Is your news newsworthy?

You’ve got news and you think it’s important. Now you’re ready to share it with the world in all of its glory.

Or so you think.

Getting your story in the news can be tricky. What’s worth a read to you may not be to others. If you’re having trouble getting the media to accept your submissions and pitches, it may be time for some honest self-reflection. Here are some tips to help you determine if your news is newsworthy and what to do if it’s not.


Sometimes it’s hard to separate emotions when you’re excited about information you want to share, but it’s vital to remember that whatever you want to talk about has to be relevant to the public at large, or at least your target audience. Make sure you clearly spell out what effect your news will have on a publication’s readers and explain what impact your story will have.


Not just to readers, but to reporters. Compelling writing and attention-grabbing headlines are not the only way into a publication.

Be sure to do your research and become familiar with the reporters you are pitching. What topics do they cover?  What are their interests? (Yes, this may mean a little social stalking, but consider it research.) Do you have anything in common? If you’d like to see your story in the news, you’ll need to get the thumbs up from them first, and that often starts with simply getting to know them better.


As the old saying goes, timing really is everything. You need to get the word out ahead of the crowd in order to be seen as an essential news resource. News, by definition, is new. If you’re delivering outdated content that’s already been addressed, it’s old news, and it won’t likely be considered worthy of attention.

Be sure to plan ahead. If you anticipate that your company or product will be seeing some change worth talking about, start thinking about media relations ahead of time. Ask yourself:

  1. Who will I want to know about this?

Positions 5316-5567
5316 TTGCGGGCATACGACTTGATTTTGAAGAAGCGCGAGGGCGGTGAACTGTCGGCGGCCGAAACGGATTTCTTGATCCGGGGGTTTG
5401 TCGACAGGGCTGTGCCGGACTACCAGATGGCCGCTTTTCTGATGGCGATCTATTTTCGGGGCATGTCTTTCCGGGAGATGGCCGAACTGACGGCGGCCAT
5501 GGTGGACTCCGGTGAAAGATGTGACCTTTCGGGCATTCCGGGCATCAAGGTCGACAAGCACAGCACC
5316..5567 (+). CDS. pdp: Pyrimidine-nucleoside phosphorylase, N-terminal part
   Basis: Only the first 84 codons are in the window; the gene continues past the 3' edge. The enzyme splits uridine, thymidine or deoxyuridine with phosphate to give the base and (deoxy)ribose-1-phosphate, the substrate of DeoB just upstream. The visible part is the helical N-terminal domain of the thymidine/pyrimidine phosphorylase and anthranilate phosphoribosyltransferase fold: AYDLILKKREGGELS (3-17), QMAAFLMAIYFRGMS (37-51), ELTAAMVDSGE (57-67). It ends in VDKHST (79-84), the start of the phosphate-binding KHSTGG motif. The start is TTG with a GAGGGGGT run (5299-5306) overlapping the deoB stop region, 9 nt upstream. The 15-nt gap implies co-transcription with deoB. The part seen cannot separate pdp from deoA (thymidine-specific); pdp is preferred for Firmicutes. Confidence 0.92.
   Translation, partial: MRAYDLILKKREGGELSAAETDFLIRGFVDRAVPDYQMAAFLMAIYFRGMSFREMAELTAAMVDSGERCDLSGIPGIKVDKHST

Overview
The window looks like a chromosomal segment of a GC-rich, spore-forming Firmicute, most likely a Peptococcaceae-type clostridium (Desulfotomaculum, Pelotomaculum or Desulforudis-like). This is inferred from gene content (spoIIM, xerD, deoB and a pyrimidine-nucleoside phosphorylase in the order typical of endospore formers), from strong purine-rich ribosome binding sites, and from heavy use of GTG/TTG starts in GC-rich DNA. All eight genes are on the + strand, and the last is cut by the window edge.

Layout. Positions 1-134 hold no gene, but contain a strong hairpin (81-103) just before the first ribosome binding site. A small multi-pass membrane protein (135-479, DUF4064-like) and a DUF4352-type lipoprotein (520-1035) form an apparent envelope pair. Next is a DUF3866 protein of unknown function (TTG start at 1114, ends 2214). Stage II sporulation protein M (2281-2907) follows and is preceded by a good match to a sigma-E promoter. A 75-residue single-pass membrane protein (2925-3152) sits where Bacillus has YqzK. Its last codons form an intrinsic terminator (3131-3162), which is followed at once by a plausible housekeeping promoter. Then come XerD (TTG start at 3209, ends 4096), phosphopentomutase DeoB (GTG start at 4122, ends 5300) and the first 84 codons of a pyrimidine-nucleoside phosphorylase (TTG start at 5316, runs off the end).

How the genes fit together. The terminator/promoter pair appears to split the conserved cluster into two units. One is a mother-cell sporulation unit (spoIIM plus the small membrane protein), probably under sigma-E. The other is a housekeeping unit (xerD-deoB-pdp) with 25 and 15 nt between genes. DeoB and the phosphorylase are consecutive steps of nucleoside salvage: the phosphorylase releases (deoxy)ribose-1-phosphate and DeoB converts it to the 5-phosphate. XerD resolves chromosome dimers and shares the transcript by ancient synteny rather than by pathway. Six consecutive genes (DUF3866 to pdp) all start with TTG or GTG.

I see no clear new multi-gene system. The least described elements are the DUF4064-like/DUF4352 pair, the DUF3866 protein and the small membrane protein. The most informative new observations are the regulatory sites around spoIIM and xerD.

2. What do I want them to know?
  3. Why do I want them to know it?
  4. What is the geography of the people this news will affect?

Start looking into which publications you hope to see your news in. This will give you time to research reporters and learn who cares about your topic and who doesn’t.

Set expectations

If your expectation is to be on the cover of next week’s issue of Time, your bar may be set too high. Even aiming to get a feature story in the local paper could be too high of an expectation. Your story might not be strong enough to stand on its own and may not always make the cut. However, that doesn’t mean it can’t still be shared.

Perhaps your story is better suited as part of a larger story that may even include some of your competitors. Or, it could be worth a mention on social media. Which influencers (read: How to develop an influencer campaign and reach new qualified audiences) can help share your post?

Sometimes news just needs a little help, even an outsider’s perspective. Let us know how we can help you figure out your best approach.

Amanda Colocho

Amanda joined Hodges in 2015 after earning her undergraduate degree in mass communications and public relations from VCU. Since then, she’s been flexing her media relations, content strategy and social media muscles on accounts like Virginia Distillery Company, Motorcycle Law Group, Hilldrup, Kroger, Virginia Outdoors Foundation and Swedish Match’s Umgås Magazine.

Read more by Amanda

Leave a Reply

Your email address will not be published. Required fields are marked *

Sign up to receive our blog posts by email